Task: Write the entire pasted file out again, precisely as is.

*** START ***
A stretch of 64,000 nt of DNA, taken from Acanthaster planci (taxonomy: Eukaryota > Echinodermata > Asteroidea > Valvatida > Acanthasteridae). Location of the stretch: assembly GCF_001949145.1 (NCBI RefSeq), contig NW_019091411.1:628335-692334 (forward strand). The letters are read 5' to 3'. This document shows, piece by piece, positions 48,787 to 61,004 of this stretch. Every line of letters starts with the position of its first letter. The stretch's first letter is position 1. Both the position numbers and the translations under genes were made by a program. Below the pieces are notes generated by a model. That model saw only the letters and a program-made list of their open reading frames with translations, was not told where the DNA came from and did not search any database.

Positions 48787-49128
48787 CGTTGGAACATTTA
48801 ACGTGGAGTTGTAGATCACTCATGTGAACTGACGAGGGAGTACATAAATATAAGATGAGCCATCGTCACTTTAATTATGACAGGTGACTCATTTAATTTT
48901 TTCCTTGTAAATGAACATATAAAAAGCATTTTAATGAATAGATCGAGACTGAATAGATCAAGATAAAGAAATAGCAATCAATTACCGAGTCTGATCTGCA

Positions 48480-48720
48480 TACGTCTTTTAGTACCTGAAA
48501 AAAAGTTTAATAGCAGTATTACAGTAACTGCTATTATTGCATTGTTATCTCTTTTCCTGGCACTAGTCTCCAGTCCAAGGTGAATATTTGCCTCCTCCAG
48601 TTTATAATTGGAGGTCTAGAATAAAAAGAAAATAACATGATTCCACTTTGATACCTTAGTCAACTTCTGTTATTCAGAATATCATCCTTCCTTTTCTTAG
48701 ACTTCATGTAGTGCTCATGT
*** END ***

A stretch of 64,000 nt of DNA, taken from Acanthaster planci (taxonomy: Eukaryota > Echinodermata > Asteroidea > Valvatida > Acanthasteridae). Location of the stretch: assembly GCF_001949145.1 (NCBI RefSeq), contig NW_019091411.1:628335-692334 (forward strand). The letters are read 5' to 3'. This document shows, piece by piece, positions 48,787 to 61,004 of this stretch. Every line of letters starts with the position of its first letter. The stretch's first letter is position 1. Both the position numbers and the translations under genes were made by a program. Below the pieces are notes generated by a model. That model saw only the letters and a program-made list of their open reading frames with translations, was not told where the DNA came from and did not search any database.

Positions 48787-49128
48787 CGTTGGAACATTTA
48801 ACGTGGAGTTGTAGATCACTCATGTGAACTGACGAGGGAGTACATAAATATAAGATGAGCCATCGTCACTTTAATTATGACAGGTGACTCATTTAATTTT
48901 TTCCTTGTAAATGAACATATAAAAAGCATTTTAATGAATAGATCGAGACTGAATAGATCAAGATAAAGAAATAGCAATCAATTACCGAGTCTGATCTGCA

Positions 48480-48720
48480 TACGTCTTTTAGTACCTGAAA
48501 AAAAGTTTAATAGCAGTATTACAGTAACTGCTATTATTGCATTGTTATCTCTTTTCCTGGCACTAGTCTCCAGTCCAAGGTGAATATTTGCCTCCTCCAG
48601 TTTATAATTGGAGGTCTAGAATAAAAAGAAAATAACATGATTCCACTTTGATACCTTAGTCAACTTCTGTTATTCAGAATATCATCCTTCCTTTTCTTAG
48701 ACTTCATGTAGTGCTCATGT